Who's right and whose wrongs?
CHILDREN AS EQUALS. Edited by Kathleen Alaimo and Brian Klug. University Press of America pound;29 pbk, pound;55 hbk.
When UN delegates sat down to draft the 1948 Universal Declaration on Human Rights, they soon discovered that human rights were easier to declare than to define. Debate about the declaration's first article indicated the problem at hand.
First, the French delegate, Rene Cassin, proposed: "All men are brothers.
Being endowed with reason, members of one family, they are free and possess equal dignity and rights." Other delegates objected to the words "all men".
This did not mean "all people", complained the Soviet delegate, but reflected "the mastery of men over women".
Further, was humanity bestowed by God or by nature? The Brazilian suggested: "Created in the image and likeness of God, they are endowed with reason and conscience." The British delegate balked, on the grounds that mention of God would alienate the communist world. The Belgian delegate proposed a compromise: no mention of "God" or "nature".
The declaration thus acquired its universal, secular form, beginning with the first article: "All human beings are born free and equal in dignity and rights. They are endowed with reason and conscience and should act towards one another in a spirit of brotherhood."
Jonathan Gorman's Rights and Reason - an introduction to the philosophy that underpins the human rights doctrine - addresses the same questions that so vexed the drafters of the Universal Declaration. He examines the emergence of human rights during the Enlightenment, when reason triumphed over religion, through its early interlocutors, Locke, Hume, Kant and Bentham. (The last famously denounced "natural" rights as "nonsense on stilts".) Thereafter, the debate is traced through the 20th-century theories of Isaiah Berlin and John Rawls, as well as those of the logical positivist, WN Hohfeld.
Along the way, Gorman investigates the criteria for the application of rights to individuals, groups and animals and grapples with changing perceptions of humanity as their bearers. Ever since the 18th century, theorists have maintained that human beings are endowed with "inalienable" rights by simple virtue of being human. Thus, the resounding Declaration of the Rights of Man, passed just six weeks after the storming of the Bastille in 1789, asserted the "natural, unalienable, and sacred rights of man" against the narrow privileges accorded to the Court and the Church.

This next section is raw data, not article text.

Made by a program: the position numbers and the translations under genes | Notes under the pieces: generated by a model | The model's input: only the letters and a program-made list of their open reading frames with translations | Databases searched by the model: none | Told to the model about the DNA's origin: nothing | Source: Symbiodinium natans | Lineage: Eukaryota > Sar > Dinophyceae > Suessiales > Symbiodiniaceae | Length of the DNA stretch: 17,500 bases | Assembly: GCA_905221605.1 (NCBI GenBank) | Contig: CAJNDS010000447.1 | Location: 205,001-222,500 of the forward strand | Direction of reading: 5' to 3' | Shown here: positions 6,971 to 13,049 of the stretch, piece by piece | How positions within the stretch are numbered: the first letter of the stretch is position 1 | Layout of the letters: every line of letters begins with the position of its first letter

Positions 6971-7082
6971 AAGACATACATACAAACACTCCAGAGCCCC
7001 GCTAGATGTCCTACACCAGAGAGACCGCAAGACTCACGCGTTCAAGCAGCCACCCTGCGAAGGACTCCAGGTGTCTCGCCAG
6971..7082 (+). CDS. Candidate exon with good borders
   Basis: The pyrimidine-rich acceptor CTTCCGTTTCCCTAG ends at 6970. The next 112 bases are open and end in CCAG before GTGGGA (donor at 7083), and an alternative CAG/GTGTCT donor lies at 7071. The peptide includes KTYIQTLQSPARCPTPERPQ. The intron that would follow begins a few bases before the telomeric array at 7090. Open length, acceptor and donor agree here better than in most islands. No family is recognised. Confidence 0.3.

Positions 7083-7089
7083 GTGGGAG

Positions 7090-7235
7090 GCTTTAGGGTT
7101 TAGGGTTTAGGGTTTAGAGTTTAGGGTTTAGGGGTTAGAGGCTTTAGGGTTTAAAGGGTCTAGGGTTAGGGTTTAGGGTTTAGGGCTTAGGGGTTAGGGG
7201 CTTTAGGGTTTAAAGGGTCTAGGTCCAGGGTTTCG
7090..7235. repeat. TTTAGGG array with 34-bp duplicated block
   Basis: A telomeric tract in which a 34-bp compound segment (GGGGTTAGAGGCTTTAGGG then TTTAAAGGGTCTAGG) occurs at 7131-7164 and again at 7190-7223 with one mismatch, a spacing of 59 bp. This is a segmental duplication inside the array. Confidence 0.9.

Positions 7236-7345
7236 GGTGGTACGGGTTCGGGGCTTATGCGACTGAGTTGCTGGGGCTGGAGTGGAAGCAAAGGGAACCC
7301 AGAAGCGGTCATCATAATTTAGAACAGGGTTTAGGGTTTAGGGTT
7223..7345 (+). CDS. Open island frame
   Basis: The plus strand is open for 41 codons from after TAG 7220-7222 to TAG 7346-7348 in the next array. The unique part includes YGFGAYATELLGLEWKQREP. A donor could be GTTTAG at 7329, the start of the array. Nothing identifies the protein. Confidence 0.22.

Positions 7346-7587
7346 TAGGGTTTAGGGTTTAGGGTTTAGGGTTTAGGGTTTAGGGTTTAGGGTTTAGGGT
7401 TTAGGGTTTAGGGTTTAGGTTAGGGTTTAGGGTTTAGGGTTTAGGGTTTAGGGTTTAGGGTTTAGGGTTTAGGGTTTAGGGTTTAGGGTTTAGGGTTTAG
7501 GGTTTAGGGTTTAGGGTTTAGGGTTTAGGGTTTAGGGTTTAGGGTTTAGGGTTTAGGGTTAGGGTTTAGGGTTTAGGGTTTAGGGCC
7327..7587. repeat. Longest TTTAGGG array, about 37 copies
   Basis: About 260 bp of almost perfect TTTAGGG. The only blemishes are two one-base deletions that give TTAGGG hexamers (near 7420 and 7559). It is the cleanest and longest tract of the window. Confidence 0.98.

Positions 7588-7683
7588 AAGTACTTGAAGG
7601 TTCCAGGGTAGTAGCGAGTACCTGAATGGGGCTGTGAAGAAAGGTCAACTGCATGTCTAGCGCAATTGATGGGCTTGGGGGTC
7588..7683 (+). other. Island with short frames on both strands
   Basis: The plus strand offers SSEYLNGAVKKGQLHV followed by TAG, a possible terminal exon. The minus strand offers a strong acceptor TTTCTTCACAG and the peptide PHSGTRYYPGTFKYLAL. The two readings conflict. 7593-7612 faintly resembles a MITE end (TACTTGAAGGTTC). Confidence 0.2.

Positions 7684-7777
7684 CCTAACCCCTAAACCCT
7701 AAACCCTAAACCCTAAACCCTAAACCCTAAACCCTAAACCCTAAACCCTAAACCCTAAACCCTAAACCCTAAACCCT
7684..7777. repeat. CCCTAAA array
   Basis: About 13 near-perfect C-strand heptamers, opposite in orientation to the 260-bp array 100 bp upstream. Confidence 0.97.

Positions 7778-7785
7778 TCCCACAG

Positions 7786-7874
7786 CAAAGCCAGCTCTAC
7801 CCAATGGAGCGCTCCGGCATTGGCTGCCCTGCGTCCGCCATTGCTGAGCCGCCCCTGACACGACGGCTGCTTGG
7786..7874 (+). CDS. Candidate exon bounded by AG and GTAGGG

Rights may be inalienable, but can they always be exercised? Enlightenment thinkers believed in the "perfectibility of man", and envisaged human beings as assertive citizens. So too did the standard-bearers of modern democracy. But today's human rights theorists tend to justify the ideal in terms of protecting the most vulnerable and marginal members of society.
This view of the apparently far-from-perfectible human condition, in which passive human beings are "empowered" rather than self-determining, begs the question: what benevolent agency will stand up for the vulnerable if they are unable to do it for themselves?
This thorny issue is at the heart of the debate about children's rights, addressed in the anthology Children As Equals. As editors Kathleen Alaimo and Brian Klug ask: "Do children's rights vary according to their age and competency? Are rights necessarily in the best interest of the child? How can children's rights be secured?" Using the 1989 UN Convention on the Rights of the Child as an organising principle, the contributors, among them academics, psychologists and lawyers, investigate perceptions of childhood, and children's competence to assert their rights. The convention marks what Cynthia Price Cohen describes as a shift from a "child-caring perspective to a child-rights perspective".
The contemporary view of children as autonomous and assertive individuals who are not simply reliant upon adult protection is evidenced by some of the (mostly American) legal and social work cases cited here. It has also inspired educationists such as Sarah Ellen Kitchen, who leads a course on children's rights at Chestnut Hill college, Philadelphia. Her course materials include a copy of the convention, a map of the world, and videos portraying the lives of children around the world. She explains in her contribution to the book how she encourages her students to view these videos critically, and ask: "Are the children speaking for themselves?"
As these two books show, some two centuries after the Declaration of the Rights of Man, the realisation of human rights is still a matter of urgent debate.
Kirsten Sellars is the author of The Rise and Rise of Human Rights (Sutton pound;20)